cHIcken with prolapsed uterus

Discussion in 'Emergencies / Diseases / Injuries and Cures' started by cjb, Jun 26, 2010.

  1. cjb

    cjb In the Brooder

    Jan 10, 2009
    can anyone help me? my chickens uterus, I think, is falling out. I have pushed it back in serveral times and put hemroyd cream on it. haven't checked lately trying to let her settle down. she has water with electroyltes and I covered her in a crate in the bathroom where it is quiet. what else should i do? my friend said put her down. any one had any experience with this?
  2. SallyF

    SallyF Songster 9 Years

    Jul 5, 2009
    Middle Tennessee
    Do a search on this site for "prolapse"; there are lots of references for it and hopefully one of them will have some advice for you. Good luck.
  3. TexChix2

    TexChix2 In the Brooder

    Mar 8, 2010
    Do not put her down. Separate her from the others, soak her little behind to get the poop off, then trim the feathers away from all her back under side. She will continue to have a mess of a behind while the uterus is prolapsed and by trimming away the feathers she'll keep much cleaner. Still, soak her every now and then, apply some triple antibiotic to lower the risk of infection. Feed her yogurt with her usual feed to boost her bacterial resistance.

    My little black naked neck had a terribly prolapsed uterus at the end of last winter and she is now running around back out there with the little flock happy as the day is long.

    Hens do not die from prolapsed uterus. They can die from infection and certainly can die if the other hens get the idea to pick at the red area (and cause bleeding and--infection).

    I got tips to keep her food and light limited to slow her laying down, but she never stopped for a day. She lay right through it. For all the times I pushed her uterus in she fought like crazy and pushed it out farther. After three months of separation and only small improvement, I let her rejoin the flock during the day, then at night. A month or so after that her uterus popped right back in and she hasn't had a problem since.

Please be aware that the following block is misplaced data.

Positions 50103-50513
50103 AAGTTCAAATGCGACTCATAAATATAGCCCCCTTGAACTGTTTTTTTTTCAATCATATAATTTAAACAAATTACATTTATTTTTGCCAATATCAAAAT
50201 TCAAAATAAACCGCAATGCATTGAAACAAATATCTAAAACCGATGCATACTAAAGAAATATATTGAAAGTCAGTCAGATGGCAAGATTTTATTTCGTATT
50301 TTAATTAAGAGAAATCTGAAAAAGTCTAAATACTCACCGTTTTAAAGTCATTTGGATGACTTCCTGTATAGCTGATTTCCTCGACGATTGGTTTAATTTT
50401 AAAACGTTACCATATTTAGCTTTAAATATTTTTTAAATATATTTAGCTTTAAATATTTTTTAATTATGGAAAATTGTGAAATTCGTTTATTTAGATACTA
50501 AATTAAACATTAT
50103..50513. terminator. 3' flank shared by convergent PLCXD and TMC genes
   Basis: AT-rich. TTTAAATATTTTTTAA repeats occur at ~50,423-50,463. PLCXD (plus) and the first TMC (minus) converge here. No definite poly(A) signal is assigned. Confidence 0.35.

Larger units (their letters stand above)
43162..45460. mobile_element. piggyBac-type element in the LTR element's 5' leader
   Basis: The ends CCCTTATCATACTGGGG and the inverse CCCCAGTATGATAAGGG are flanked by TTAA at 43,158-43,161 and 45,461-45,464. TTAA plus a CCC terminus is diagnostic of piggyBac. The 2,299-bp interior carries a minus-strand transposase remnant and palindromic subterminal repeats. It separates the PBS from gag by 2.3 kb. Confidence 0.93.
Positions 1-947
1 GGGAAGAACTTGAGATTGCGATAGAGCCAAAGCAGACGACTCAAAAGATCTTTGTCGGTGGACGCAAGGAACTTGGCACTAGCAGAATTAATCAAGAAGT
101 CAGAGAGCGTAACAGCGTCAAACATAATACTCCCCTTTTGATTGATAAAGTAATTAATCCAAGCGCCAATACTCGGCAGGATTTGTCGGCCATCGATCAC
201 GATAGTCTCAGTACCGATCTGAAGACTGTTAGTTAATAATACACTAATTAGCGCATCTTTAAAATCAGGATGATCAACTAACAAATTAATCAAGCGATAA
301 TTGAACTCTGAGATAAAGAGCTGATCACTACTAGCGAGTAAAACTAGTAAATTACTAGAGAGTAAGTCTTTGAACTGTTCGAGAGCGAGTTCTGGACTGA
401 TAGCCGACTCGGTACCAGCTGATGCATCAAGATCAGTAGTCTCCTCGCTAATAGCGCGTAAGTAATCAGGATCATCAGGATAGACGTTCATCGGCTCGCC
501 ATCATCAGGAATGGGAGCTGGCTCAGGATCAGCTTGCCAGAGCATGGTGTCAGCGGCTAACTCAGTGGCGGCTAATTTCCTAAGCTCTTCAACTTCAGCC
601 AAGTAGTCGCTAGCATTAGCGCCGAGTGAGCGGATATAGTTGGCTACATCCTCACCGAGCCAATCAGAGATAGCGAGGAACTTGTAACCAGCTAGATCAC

The condition never seemed to bother her. (My baths, pushing on her behind, shutting her away from her pals, the cool dark basement--THESE things bugged her. Never the red internal organ hanging out her behind.)

    If you have any other questions about how my Hera pulled through, feel free to ask. Keep the faith!
  4. MotherJean

    MotherJean Songster

    On the other hand, it doesn't always work out as well as it did for TexChix2. Leaving that prolapse hanging outside the body exposes the hen to serious infection or turning necrotic (dead flesh), which generally results in gangrene. I don't know anyone who would leave a prolapsed hen in the flock. The tales of them being pecked to death are legion. If you decide not to cull this hen because of the prolapse, you should know that she may have ongoing problems with egg laying in the future. Remember that the uterus is the shell gland. If that becomes damaged due to infection or injury because of the prolapse, it could result in a litany of future troubles including: soft shells, no shells, egg binding, and internal laying. I certainly understand wanting to do everything in our power to save a pet's life. If it was my hen, I'd probably try to treat her problem rather than cull. I just think you need to be fully informed that sometimes the sun comes out, the choir sings and we all live happily ever after....and sometimes not. If you decide to try to help her, there's lots of threads on the subject.

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